Photobucket - Video and Image Hosting

Friday, December 29, 2006

Roasts Away!

Pin It Now!

It seems to run in my family that there is some deep down primeval force that makes us all big meat-eaters. Don't get me wrong, I love veg and vegan food and in fact, I'm planning a vegan week in the new year (in tribute to an awesome vegan blog - and as soon as I can get hubs to write me a little countdown script, I will plug 'er in here. :)

But in the was a scrumptious roast last night. Sirloin tip roast is a very flavourful cut, but I think that had I planned ahead a little more, I could have cooked it much better.

I covered my roast in a yummy paste rub - 1 T olive oil, 1 T dijon mustard, 1 T brown sugar, 1 T bbq sauce, 1 T fresh rosemary, 1 T fresh thyme (sub 1/3 amount of dry spice if you don't have fresh), 3 minced cloves of garlic, 1.5 t sea salt and about 1.5 t crushed pepper (I just stuck it in a ziploc and whacked it with my meat mallet....too lazy to grind that much with my crappy pepper grinder).

This is the most heavenly smell - this paste roasting in the oven. Everyone should make this paste and put it on SOMETHING (grilled mushrooms, chicken, you name it!). It's that good. The smell as this roast cooks is absolutely intoxicating....I was practically drooling throughout the entire cooking time.

Which brings me to my next point. This recipe is shamelessly stolen from my fave book, Eat, Shrink and be Merry, "The Great Pretenderloin." I've never actually bought a full beef tenderloin, though I'm sure it would be delightful. At like $50-60 per kilo, it's just more than I'm willing to spend on a roast. My yummy sirloin tip was only $9 for 3 pounds (yay for sales!). So I followed the tenderloin cooking instructions (knowing, of course that my thicker roast would take longer).

But this cut is very particular - when it is cooked to medium or less, it is delightful. At well-done, it is shoe leather. I cooked this roast at a higher heat (like 400F after the initial browning at 450F). Initially, I had the roast uncovered, but once I turned down the temperature, I added about 3/4 c water and covered the roast to keep it from getting dry (is that smart? I'm not sure - I'm a total roastin' amateur!).

All this to say that roasting at a high heat will garner you rather uneven results (not necessarily a bad thing most of the time). So the outer ring of the roast will be pretty much well-done, while the inner part will be done to medium (it took probably about 55 minutes to cook to medium - I just used a thermometer and checked every 10 minutes after the half hour mark).

And it was good....but the medium "parts" of each slice were SO much more tender than the outer parts that I think the next time I cook this particular roast, I'll use a different technique. The previous technique (high heat) will be a good choice if you have people who vary in their preferences - i.e., people who like their meat well done (aka destroyed!) can have the outer slices, while those who prefer it more rare can have the inner slices.

BUT, if you cook the roast at a LOW heat for a longer time, you'll minimize the temperature difference between the inside and outside parts of the roasts - i.e., a greater proportion of your roast will be uber-tasty. From what I've read, I'd roast the whole thing at about 250F for a couple of hours (check after an hour, use a thermometer!) to get the whole shebang to the desired doneness. Yum. :) I'll do that next time I have that particular cut of roast - it's very flavourful, if a little bit tougher when it's more well cooked.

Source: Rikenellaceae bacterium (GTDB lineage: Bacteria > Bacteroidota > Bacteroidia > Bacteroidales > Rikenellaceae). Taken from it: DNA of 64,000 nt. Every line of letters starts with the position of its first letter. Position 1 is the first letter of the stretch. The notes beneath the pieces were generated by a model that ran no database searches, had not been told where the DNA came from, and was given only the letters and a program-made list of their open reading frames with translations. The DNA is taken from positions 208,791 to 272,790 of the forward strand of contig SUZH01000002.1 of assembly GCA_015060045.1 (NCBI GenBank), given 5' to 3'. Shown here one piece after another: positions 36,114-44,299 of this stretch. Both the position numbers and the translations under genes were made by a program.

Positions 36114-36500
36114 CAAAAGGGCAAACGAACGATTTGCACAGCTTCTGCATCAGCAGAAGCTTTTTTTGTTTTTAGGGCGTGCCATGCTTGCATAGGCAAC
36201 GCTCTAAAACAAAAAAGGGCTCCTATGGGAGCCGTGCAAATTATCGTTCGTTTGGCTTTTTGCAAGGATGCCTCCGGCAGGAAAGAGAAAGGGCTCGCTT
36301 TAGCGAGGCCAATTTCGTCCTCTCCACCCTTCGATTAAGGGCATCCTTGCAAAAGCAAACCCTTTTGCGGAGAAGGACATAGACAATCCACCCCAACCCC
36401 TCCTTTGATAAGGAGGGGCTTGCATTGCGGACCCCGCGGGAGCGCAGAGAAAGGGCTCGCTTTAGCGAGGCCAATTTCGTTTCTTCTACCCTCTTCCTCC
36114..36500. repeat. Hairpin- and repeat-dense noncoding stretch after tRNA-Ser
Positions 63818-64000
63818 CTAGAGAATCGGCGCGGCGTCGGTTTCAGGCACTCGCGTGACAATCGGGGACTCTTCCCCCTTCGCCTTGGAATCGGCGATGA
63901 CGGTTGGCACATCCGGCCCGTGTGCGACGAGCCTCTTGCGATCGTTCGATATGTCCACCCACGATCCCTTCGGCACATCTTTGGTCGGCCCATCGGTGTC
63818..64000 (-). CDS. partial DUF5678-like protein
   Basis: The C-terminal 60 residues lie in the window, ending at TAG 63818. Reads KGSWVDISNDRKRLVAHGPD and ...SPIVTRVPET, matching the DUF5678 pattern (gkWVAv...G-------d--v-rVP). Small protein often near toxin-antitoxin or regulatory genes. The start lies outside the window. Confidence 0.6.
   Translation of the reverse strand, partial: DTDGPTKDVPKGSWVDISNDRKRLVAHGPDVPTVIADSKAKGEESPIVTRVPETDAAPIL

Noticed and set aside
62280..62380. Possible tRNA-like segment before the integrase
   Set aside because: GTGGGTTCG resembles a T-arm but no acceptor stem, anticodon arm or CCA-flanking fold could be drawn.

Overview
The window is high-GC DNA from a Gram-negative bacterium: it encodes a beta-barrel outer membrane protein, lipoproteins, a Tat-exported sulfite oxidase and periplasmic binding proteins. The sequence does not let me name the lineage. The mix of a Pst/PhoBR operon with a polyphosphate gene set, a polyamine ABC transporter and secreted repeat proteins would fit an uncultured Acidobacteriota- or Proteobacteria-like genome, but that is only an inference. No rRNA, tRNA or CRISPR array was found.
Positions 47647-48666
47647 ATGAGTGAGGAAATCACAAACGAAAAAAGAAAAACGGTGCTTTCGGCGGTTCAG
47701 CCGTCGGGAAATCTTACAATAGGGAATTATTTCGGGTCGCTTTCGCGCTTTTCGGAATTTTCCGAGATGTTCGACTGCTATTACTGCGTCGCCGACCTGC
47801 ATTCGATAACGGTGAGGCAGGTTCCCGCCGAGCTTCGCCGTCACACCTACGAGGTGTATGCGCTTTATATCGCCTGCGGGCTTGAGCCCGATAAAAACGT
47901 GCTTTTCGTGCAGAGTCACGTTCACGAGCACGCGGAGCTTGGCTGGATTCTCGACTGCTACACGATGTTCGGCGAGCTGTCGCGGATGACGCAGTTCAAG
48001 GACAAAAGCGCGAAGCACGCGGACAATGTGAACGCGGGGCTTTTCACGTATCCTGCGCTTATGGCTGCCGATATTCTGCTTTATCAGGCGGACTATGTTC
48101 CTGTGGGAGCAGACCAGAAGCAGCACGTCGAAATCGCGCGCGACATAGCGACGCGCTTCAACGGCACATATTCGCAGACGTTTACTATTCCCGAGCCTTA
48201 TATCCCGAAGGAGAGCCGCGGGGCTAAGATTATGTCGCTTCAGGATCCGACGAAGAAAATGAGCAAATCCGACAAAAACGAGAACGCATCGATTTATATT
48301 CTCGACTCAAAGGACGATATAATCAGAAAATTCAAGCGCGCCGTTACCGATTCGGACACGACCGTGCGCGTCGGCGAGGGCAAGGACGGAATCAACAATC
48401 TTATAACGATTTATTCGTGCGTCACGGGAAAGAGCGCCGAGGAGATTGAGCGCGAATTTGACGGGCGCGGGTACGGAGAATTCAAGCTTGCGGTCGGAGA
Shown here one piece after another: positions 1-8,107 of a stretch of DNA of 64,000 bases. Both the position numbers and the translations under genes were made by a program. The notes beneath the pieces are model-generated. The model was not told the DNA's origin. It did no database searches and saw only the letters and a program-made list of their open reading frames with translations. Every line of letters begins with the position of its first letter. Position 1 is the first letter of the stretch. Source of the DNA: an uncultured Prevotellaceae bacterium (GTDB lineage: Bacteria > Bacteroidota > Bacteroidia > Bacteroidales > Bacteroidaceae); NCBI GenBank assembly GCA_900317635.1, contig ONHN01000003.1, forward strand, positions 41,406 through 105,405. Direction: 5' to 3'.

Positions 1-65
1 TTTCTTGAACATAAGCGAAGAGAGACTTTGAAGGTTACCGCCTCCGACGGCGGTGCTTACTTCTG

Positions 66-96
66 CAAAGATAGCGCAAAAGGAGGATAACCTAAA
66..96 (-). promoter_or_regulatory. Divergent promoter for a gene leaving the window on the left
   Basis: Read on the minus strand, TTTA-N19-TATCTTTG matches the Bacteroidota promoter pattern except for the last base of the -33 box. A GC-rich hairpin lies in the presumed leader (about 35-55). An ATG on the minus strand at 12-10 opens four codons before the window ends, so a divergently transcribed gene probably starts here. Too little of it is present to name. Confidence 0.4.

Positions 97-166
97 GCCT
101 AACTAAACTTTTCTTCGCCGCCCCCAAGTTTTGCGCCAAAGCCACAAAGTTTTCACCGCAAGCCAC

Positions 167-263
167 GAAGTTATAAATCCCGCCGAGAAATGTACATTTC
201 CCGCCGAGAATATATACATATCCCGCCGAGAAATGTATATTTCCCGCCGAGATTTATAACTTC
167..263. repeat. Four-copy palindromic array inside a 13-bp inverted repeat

Gravy was super easy to make - I just used what was already in the pan (my thawed roast lost a hefty amount of water), added 3/4 c beef stock and about 1/3 c red wine, along with about 1 T of cornstarch and whisked away on the stove.

The potatoes were a HUGE hit with hubs, though a little less so with my little bro. I just love them - so pungent and unexpected with a roast - I did 7 yukon gold potatoes, boiled 'em, and drained. Then I added 2 T unsalted butter, 3/4 c. milk, about 1.5 tablespoons of wasabi powder, and about 1/2 t sea salt and whipped away.

As you can see from the photo below, I was completely and utterly lazy with my vegetables...yes, my friends, that is a frozen mix. I had broccoli and spinach, but just couldn't be bothered to actually cook them! So sad....

WHat's worse though is that I kept on eating after dinner! The midnight hunger pangs sent me straight to the coffers of a pizza chain, who in turn went straight to my thighs. I don't even dare set foot on the scale. I can't even blame this on the holidays! It's just me being awful.

On the menu for tonight is a super tasty Chicken Pot Pie with a biscuit crust. Wish me luck in avoiding the midnight munchies. Thanks for reading! As always, feel freeeeeeeeeeeeeeeeee to leave me a comment - I love them! :)


Anonymous said...

Your wassabi mashed potatoes sound devine...yum yum!
Your hubs is one lucky man!!

Anonymous said...

It's funny what you say about cravings. I'm usually a fairly disciplined eater, but lately I'm famished all the time. It must have to do with this time of the year...

Anonymous said...

mmm looks tasty. Don't be ashamed about the frozen veggies, they are packed with nutrients and a good healthy option!

flowerdrumsong said...

Wow Leslie!!!

Didn't realize that this has become a cooking blog! Good job! :)

-from WB-

Related Posts with Thumbnails